Fears of bond crash increase as volatility rises
Volatility in bond markets has increased since talk about the Federal Reserve's plans to stop printing money. But analysts say look to Japan, rather than the US
Yields on US Treasury bonds have increased since Federal Reserve Chairman Ben Bernanke warned last month that the central bank could taper its quantitative easing programme.
Patrick Legland, a strategist with Societe Generale, noted that although the recent rise in volatility in bond markets "is clearly a worrying sign," it is still far from the peaks reached after the collapse of Lehman Brothers and at the height of the eurozone debt crisis.
But the sharp rise in the yields of Japanese bonds "reminds us that there is still an anomaly that should be corrected in the next few years," Legland wrote in his twice monthly global research alert.
"The key question remains whether the Bank of Japan will succeed in its policy and be able to maintain rates at low levels medium term," he said. "If not, then the bond bubble could burst rapidly, with dire consequences for financial markets."
Investors should watch Japanese and US bond markets for signs of volatility and for any signs of panic, he recommends.
"For the moment, we do not see indications of an imminent bond crash, but volatility will remain high until we understand better how the Fed exit will be implemented," he said.
The good news is that the rise in bond yields is linked to an improving US economy, which means the current reversal in rates is actually normalization, Legland said.
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Yields on 10-year Treasuries rose slightly last Friday after the non-farm payrolls data, which came in higher than markets had expected, at 175,000 for May.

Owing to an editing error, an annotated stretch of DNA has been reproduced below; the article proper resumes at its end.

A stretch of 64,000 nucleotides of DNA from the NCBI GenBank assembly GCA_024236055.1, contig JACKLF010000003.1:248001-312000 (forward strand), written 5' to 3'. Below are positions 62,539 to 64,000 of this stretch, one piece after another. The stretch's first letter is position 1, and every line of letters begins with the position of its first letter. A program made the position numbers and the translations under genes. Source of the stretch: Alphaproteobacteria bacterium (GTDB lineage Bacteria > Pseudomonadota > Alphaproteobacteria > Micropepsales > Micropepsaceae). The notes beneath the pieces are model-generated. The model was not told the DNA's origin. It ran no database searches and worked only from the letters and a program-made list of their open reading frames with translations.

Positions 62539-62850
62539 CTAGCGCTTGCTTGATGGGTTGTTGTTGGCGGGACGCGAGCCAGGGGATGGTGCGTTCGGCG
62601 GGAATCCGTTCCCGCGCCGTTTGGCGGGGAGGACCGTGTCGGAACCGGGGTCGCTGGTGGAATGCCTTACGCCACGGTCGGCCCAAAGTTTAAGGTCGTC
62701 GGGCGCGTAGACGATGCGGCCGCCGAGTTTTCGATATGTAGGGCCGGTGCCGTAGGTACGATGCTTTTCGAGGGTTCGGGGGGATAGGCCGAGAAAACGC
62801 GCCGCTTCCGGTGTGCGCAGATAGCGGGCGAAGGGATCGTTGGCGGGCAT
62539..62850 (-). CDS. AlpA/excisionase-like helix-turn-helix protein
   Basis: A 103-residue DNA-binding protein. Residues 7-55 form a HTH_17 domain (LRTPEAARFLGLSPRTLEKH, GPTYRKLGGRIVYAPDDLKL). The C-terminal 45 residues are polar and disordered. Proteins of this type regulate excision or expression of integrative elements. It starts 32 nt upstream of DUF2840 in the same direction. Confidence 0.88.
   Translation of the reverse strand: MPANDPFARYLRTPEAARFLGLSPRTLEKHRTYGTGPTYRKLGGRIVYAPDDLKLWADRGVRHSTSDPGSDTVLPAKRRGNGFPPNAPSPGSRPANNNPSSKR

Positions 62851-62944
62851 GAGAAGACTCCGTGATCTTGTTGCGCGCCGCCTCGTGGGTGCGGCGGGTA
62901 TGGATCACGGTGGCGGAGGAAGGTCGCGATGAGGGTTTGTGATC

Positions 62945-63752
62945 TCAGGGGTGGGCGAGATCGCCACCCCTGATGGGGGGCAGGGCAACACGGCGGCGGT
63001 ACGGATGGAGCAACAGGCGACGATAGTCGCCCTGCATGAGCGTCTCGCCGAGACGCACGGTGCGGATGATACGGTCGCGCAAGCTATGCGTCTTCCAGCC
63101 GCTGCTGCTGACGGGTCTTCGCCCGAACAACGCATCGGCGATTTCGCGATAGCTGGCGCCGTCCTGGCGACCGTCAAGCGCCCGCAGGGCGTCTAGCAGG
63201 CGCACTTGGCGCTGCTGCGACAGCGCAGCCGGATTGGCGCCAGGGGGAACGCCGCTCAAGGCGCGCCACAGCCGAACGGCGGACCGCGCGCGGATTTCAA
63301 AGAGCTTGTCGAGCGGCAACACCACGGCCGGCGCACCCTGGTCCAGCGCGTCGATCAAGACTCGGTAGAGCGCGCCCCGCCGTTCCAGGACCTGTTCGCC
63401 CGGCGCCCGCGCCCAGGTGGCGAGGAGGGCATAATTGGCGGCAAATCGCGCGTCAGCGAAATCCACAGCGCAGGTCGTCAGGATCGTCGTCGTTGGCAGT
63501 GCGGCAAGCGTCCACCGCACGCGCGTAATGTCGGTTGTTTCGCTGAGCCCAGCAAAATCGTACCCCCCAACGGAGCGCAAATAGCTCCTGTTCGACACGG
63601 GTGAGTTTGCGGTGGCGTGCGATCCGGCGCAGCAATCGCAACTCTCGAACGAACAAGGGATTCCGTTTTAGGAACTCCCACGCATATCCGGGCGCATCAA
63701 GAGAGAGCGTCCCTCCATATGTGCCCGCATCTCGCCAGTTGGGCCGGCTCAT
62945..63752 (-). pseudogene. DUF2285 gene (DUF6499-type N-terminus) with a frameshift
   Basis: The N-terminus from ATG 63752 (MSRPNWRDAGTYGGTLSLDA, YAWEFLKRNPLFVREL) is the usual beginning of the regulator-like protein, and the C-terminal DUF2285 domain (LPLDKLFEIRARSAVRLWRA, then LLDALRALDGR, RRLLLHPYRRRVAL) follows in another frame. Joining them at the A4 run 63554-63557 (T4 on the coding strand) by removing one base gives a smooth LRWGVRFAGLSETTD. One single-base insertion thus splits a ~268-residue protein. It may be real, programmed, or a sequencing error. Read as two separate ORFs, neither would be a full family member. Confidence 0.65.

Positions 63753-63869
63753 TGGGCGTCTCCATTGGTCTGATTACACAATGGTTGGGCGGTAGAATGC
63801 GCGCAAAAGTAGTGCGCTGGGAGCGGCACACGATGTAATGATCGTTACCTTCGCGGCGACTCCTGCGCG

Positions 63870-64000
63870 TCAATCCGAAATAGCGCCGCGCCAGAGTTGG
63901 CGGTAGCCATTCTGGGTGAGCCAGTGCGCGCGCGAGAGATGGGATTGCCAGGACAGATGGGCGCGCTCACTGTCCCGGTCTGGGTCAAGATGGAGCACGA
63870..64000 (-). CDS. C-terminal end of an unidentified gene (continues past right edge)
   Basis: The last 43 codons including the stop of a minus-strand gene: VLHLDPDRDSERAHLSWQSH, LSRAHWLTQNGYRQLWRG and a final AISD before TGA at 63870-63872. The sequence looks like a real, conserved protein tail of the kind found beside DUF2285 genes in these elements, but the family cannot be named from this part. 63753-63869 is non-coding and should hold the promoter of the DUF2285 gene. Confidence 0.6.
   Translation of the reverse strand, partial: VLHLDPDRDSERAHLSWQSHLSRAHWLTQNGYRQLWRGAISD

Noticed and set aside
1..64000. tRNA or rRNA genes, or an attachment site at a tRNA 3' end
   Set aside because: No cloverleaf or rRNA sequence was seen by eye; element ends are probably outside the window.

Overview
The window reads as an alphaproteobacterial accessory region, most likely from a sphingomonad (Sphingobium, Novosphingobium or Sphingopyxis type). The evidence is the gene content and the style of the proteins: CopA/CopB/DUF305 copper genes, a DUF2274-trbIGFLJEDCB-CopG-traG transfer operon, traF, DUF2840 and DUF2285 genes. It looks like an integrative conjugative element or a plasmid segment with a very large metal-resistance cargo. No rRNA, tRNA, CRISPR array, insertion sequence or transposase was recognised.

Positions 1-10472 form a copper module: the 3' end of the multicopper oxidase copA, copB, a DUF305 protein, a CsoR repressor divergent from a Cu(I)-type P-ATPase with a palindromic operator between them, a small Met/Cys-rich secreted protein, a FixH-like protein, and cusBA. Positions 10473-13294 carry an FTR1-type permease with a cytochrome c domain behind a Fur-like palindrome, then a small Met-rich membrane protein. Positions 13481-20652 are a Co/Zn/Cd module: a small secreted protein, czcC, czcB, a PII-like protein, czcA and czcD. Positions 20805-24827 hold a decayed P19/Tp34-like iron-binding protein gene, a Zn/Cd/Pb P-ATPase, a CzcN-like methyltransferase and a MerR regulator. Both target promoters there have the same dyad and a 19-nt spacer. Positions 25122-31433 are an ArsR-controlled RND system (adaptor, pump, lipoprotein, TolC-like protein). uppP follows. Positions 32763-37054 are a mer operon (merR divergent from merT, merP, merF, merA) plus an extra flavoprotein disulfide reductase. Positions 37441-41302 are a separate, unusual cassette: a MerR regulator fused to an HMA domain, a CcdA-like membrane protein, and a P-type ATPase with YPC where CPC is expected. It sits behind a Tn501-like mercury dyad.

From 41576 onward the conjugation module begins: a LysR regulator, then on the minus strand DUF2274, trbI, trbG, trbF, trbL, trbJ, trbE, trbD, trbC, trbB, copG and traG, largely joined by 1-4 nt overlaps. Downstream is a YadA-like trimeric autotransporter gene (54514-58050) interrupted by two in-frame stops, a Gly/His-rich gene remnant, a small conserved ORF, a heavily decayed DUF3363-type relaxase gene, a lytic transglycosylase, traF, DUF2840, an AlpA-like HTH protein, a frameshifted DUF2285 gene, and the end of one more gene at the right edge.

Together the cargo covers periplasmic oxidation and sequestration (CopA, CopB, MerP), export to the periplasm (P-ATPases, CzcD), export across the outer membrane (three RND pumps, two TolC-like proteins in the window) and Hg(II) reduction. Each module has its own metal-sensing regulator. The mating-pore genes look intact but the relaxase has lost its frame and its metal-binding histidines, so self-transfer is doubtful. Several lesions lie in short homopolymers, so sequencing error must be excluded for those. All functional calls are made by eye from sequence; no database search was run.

John Higgins, an economist with Capital Economics, pointed out however that the yields were below their recent highs of around 2.2% and that the US labour market was "hardly firing on all cylinders" as the unemployment rate actually increased slightly to 7.6%.
"The Fed is still likely to tread extremely carefully when considering its future plans for quantitative easing," Higgins said.
He does not believe that the tapering of the Fed's asset buying would lead to a bond crash like the one in 1994.
"After all, the Fed is still likely to continue to keep the federal funds rate at rock-bottom levels until mid-2015 and not sell its holdings of securities for several years after that if at all," Higgins said.
Strategists and economists at Societe Generale maintained their year-end target of 2.75% for US rates and Legland warned that if this scenario comes true, equity markets could be at risk.
"Indeed, five times in the past 30 years in the US, we experienced a rise of rates above 50% from their lows," he wrote.
"On three occasions, this rate shock translated into an equity correction of between 15% and 45%."
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